North of Kasanka National Park are the vast Bangweulu Wetlands. Three main habitats exist in the area, open water to the North West, huge swamps in the middle and around the southern and eastern fringes, seasonally flooded grass plains. It is particularly this latter habitat and the swampy Lukulu river flowing through it which are of interest to visitors. They support an incredible diversity of water-birds and plains-birds including the Shoebill and are home to massive herds of the Black Lechwe, an attractive species found only in the Bangweulu. Elephant, Buffalo, Tsessebe, Reedbuck, Oribi and Sitatunga are also adapted to life in this wetland environment.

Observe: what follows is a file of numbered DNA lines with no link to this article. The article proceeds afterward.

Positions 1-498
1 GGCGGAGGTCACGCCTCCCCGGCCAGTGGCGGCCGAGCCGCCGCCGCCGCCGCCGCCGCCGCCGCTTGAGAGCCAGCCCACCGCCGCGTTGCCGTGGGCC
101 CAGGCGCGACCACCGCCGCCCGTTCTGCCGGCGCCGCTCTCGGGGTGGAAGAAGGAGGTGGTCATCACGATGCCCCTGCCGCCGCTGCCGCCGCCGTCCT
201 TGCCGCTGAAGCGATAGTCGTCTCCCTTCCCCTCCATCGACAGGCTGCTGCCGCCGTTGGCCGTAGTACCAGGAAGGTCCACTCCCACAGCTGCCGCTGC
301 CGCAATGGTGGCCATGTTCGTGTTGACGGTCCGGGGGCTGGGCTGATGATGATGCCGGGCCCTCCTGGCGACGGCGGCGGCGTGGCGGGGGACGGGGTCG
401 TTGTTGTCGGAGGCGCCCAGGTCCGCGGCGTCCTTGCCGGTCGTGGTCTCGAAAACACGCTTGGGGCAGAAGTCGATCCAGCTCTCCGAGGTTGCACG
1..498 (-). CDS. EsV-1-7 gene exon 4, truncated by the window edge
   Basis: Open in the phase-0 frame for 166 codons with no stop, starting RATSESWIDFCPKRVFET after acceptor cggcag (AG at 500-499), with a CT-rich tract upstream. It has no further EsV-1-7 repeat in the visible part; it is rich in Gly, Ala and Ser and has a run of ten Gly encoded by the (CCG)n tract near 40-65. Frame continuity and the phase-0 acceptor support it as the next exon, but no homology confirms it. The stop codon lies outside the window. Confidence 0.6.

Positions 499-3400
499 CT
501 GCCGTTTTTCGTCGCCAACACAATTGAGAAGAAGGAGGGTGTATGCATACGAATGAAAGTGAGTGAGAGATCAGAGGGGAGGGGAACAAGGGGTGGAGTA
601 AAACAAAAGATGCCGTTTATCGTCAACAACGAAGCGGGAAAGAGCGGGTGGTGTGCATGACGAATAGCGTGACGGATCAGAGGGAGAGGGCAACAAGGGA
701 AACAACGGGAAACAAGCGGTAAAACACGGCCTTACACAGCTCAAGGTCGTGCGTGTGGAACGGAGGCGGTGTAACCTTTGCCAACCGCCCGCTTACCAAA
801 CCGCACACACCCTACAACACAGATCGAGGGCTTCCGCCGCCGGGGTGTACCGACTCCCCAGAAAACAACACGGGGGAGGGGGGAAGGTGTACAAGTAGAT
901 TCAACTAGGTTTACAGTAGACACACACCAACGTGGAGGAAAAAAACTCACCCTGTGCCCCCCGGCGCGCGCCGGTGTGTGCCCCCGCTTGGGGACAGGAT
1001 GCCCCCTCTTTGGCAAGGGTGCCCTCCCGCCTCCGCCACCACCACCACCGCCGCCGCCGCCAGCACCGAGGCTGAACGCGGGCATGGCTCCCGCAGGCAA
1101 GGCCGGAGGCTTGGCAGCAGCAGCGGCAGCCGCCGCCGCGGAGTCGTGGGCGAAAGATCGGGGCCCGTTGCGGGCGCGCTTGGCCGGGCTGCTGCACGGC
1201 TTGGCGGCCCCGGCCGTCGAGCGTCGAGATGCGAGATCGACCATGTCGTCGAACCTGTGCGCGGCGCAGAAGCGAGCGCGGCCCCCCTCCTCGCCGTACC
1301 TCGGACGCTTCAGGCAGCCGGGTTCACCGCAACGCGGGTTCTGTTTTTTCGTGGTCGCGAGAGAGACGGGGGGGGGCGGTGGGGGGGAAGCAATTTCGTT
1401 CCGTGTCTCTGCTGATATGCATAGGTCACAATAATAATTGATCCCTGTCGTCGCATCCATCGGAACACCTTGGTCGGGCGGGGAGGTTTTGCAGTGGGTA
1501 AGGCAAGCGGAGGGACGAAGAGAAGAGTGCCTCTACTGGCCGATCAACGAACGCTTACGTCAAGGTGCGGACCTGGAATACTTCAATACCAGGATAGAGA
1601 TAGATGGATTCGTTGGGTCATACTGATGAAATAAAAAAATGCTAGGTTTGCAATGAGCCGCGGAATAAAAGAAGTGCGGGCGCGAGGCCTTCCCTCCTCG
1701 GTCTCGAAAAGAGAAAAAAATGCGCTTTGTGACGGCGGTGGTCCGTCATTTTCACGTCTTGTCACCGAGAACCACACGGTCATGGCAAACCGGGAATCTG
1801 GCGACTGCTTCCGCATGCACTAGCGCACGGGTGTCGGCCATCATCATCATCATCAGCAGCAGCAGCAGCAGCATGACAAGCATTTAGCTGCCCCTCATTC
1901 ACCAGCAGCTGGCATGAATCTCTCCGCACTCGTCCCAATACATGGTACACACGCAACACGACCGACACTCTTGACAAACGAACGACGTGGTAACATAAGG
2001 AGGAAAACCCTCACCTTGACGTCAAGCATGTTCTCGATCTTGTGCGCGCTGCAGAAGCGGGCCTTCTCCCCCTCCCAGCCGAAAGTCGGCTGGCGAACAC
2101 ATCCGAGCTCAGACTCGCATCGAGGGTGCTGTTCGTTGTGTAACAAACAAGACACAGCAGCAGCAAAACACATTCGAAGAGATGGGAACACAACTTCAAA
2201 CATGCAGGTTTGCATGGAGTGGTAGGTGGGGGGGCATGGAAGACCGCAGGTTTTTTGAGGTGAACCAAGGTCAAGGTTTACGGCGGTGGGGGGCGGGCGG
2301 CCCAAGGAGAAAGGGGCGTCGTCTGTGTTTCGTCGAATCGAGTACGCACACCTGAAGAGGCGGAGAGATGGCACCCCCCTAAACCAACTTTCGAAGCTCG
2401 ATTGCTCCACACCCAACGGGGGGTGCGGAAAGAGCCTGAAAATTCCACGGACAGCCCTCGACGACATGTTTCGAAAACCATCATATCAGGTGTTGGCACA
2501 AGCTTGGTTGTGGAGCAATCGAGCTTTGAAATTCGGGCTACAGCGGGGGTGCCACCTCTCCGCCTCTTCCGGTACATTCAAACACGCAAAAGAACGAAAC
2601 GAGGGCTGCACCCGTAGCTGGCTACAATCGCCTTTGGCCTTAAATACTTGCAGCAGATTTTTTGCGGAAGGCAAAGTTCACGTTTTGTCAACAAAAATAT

Bangweulu is a great draw for birdwatchers attracting a profusion of waterfowl. Wattled crane, Saddle-billed stork, Spur-winged goose, Sacred Ibis, Glossy Ibis, Black-crowned Night Heron, White-cheeked Bee-eater, Swamp Flycatcher, Pink- throated and Fulbourne’s Longclaw, Denham’s Bustard and numerous ducks live here. The papyrus swamps along the Lukulu river are also the breeding ground of the Shoebill, a massive grey, do-do like bird found nowhere else in the sub-region. Bangweulu is probably the best place remaining in the world to see Shoebills in the wild, and at the right time of year, no visitor leaves disappointed.